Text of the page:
How to Keep Yourself and your Children Safe During a Separation from Your Spouse/Significant Other:
Most domestic violence occurs after separation from batterers. In fact, about 75% of the calls to law enforcement for intervention and assistance in domestic violence occur during this time. (Barbara Hart, Remarks to the Task Force on Child Abuse and Neglect, April 1992). This shows that domestic violence increases when a victim decides to leave an abuser.
Many victims of domestic violence are forced to repeatedly interact with their abuser after the separation, resulting in further problems. This is generally because the victim and abuser have children to co-parent. Therefore, it’s vital for the victim of domestic violence to learn techniques to deal with an abuser after their separation, especially during custody exchanges. Below are a few helpful hints:
- Meet in a Public Place: Certain situations make it often unsafe to meet the abuser at home (yours or his/hers). You may ask to meet in a public place for a custody exchange. One “safe” place may be your local police station, ensuring that you check the hours that officers or civilian staff will be on duty. It’s always best to do an exchange when staff would be available to assist you. If the abuser will not agree to this, you can attempt to obtain a Court Order requiring both of you to meet at a designated public place.
- Have a Witness Attend the Custody Exchanges: Having a witness attend custody exchanges can serve several of purposes. Primarily, one is less likely to cause abuse when there is a witness present. If there is inappropriate behavior towards you or your children, the witness can corroborate dates and times when it occurred. This may assist you if criminal charges are pressed against the abuser or you decide to try and modify your custody order. A witness can also help keep you and your children remain safe by providing an extra set of hands to assist you.
- Have a Substitute do the Exchanges for you: In extremely difficult cases, it can be helpful to have another person with whom your children are familiar conduct the custody exchange, whereby you avoid the abuser all together. Often the abuser will rebel against this idea, insisting that you attend the exchange, or else he/she will not return the child. In this case, you can request a Court Order allowing a substitute to complete the exchanges. By eliminating yourself from the equation, you may be able to provide for a more peaceful custody exchange for your children.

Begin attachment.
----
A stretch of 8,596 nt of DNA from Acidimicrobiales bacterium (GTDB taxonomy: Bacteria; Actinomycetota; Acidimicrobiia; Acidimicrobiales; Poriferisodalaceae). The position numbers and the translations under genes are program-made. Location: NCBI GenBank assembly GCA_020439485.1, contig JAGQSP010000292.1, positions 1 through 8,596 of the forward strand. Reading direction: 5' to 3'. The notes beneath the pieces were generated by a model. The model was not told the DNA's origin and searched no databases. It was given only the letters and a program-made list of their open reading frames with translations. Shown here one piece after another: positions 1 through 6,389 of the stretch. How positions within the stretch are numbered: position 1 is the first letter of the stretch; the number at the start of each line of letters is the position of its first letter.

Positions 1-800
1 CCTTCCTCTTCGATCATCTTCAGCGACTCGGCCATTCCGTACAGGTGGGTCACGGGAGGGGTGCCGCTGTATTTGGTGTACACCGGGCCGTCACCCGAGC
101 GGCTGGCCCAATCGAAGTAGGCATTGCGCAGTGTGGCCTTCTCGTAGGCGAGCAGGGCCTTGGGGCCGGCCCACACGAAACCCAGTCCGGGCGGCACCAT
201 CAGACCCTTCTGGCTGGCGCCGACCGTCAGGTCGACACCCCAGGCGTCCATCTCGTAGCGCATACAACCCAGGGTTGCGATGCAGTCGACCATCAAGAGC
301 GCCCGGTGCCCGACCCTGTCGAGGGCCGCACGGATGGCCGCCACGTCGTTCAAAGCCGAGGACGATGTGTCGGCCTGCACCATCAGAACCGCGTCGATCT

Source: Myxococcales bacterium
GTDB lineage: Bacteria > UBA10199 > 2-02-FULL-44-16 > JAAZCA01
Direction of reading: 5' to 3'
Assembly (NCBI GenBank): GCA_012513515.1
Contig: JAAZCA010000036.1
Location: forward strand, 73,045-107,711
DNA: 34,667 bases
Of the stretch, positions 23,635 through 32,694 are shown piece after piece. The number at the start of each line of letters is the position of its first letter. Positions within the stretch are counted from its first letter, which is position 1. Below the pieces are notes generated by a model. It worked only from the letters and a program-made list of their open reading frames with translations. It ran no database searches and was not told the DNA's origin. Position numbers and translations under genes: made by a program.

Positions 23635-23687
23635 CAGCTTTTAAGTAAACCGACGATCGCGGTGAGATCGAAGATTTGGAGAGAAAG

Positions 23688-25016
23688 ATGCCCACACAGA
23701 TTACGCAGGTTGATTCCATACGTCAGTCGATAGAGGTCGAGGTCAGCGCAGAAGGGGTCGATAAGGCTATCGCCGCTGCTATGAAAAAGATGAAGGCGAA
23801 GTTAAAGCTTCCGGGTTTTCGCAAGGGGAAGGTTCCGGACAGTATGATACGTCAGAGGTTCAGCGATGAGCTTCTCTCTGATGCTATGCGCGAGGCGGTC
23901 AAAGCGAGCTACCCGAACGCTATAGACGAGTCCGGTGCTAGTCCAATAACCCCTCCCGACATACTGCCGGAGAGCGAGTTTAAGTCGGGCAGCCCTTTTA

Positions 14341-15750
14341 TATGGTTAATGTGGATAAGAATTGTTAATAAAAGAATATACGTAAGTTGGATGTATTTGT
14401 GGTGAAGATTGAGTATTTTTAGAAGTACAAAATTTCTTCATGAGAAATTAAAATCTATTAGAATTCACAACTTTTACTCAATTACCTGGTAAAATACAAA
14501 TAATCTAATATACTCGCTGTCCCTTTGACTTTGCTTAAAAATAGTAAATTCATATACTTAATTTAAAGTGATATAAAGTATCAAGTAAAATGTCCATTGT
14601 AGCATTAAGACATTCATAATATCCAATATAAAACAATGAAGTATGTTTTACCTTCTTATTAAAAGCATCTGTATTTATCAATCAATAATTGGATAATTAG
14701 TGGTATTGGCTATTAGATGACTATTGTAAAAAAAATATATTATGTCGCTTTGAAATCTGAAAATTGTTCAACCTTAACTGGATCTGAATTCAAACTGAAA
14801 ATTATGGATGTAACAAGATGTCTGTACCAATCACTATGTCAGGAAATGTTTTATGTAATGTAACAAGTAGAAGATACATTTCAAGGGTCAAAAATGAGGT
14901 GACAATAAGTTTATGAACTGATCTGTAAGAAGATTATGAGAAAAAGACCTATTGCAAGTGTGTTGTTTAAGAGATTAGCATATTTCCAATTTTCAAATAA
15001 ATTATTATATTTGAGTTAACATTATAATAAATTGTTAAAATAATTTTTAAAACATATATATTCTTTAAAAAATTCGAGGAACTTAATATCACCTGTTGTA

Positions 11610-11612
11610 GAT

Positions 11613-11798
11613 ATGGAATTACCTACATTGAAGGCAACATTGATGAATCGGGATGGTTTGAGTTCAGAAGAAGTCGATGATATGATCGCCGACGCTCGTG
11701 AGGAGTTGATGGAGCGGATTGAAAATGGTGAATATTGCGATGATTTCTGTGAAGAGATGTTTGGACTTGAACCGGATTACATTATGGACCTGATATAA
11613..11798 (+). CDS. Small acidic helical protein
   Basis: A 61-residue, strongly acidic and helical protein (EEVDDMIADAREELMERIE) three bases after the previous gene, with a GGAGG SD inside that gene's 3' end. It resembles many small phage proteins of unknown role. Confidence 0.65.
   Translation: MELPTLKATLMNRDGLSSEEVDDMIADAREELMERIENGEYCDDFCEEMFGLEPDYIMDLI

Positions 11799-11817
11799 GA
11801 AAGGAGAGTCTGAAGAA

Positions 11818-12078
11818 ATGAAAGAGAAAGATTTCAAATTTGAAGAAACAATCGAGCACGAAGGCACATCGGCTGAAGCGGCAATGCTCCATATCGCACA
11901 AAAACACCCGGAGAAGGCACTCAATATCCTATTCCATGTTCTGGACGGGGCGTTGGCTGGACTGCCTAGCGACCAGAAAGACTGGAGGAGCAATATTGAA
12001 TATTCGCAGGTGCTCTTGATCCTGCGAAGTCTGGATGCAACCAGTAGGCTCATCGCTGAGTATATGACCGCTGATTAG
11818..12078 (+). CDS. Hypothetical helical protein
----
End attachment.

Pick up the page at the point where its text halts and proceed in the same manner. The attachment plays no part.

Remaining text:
- Ask about the ‘Child Access Center’: Centre County has a ‘Child Access Center”, providing a safe environment for the exchange of your children. The parents do not see each other in this situation, since each parent uses separate entrances to the building. However, the center is generally open only at certain days and times. To use such a place, you would likely need to obtain a Court Order directing both parents to utilize these services. If you are interested, I would suggest that you consult an attorney to inquire about this option.
Please note that there are several other techniques a victim can use to keep himself/herself and his/her children safe after separation from an abuser. It is always helpful to consult with an attorney, legal advocate, or counselor who has experience dealing with domestic violence to discuss your specific situation.
If you have any further questions about how to keep yourself safe at custody exchanges, or how to keep yourself safe in general, it may be a good idea to call your local Women’s Resource Center or Domestic Violence Hotline.
This article is not intended for the purposes of providing legal advice for any specific legal problem.